Motivation: The laws of thermodynamics describe a direct, quantitative relationship between metabolite concentrations and reaction directionality. Despite great efforts, thermodynamic data suffer from limited coverage, scattered accessibility and non-standard annotations. We present a framework for unifying thermodynamic data from multiple sources and demonstrate two new techniques for extrapolating the Gibbs energies of unmeasured reactions and conditions.
Results: Both methods account for changes in cellular conditions (pH, ionic strength, etc.) by using linear regression over the ΔG○ of pseudoisomers and reactions. The Pseudoisomeric Reactant Contribution method systematically infers compound formation energies using measured K′ and pKa data. The Pseudoisomeric Group Contribution method extends the group contribution method and achieves a high coverage of unmeasured reactions. We define a continuous index that predicts the reversibility of a reaction under a given physiological concentration range. In the characteristic physiological range 3μM–3mM, we find that roughly half of the reactions in Escherichia coli's metabolism are reversible. These new tools can increase the accuracy of thermodynamic-based models, especially in non-standard pH and ionic strengths. The reversibility index can help modelers decide which reactions are reversible in physiological conditions.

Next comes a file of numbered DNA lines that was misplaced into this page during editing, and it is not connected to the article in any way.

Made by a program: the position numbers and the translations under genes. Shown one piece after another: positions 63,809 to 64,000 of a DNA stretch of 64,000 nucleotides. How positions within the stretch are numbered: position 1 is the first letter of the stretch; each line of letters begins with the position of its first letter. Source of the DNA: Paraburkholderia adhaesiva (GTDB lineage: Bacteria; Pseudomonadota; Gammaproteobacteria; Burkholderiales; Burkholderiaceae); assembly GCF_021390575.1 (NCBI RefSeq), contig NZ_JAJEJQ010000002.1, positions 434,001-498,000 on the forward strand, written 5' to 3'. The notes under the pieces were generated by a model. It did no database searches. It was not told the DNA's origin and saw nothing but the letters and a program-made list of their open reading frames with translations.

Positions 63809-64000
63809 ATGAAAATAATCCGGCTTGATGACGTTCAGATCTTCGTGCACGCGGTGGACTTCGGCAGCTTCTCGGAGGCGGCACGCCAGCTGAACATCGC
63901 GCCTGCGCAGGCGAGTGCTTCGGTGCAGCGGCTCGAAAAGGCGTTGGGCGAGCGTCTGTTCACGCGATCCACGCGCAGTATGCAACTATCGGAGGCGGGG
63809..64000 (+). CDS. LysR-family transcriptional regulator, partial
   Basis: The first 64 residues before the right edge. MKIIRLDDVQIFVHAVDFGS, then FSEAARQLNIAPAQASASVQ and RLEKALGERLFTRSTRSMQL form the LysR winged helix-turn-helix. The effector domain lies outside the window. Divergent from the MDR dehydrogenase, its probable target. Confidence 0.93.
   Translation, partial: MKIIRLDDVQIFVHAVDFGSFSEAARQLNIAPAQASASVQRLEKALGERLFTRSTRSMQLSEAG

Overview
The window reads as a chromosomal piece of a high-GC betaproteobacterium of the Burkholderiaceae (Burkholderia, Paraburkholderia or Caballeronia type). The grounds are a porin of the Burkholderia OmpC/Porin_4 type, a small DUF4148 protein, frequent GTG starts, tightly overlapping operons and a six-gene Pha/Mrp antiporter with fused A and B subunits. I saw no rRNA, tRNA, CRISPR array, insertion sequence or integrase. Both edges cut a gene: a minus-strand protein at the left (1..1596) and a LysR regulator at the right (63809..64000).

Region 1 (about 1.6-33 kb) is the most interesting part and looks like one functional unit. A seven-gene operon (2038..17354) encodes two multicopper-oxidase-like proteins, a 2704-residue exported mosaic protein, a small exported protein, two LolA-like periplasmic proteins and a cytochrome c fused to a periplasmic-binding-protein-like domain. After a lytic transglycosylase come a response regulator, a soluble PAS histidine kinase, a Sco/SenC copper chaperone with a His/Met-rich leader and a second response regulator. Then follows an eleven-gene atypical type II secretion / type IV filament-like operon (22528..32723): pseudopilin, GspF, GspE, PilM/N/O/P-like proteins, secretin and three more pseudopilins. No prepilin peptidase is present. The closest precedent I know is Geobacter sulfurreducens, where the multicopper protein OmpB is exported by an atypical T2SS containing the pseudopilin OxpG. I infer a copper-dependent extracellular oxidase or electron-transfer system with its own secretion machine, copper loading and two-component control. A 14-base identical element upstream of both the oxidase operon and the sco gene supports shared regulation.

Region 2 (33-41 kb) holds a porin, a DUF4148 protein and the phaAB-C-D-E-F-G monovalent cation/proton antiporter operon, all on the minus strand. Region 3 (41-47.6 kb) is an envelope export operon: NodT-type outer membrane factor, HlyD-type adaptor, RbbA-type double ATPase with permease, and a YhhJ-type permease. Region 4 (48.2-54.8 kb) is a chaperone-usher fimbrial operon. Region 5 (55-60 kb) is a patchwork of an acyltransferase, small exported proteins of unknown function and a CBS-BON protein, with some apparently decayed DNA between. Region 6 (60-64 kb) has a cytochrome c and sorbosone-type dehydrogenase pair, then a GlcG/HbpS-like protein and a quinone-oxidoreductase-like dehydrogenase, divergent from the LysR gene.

Availability: Freely available on the web at: http://equilibrator.weizmann.ac.il. Website implemented in Python, MySQL, Apache and Django, with all major browsers supported. The framework is open-source (code.google.com/p/milo-lab), implemented in pure Python and tested mainly on Linux.
Supplementary data are available at Bioinformatics online.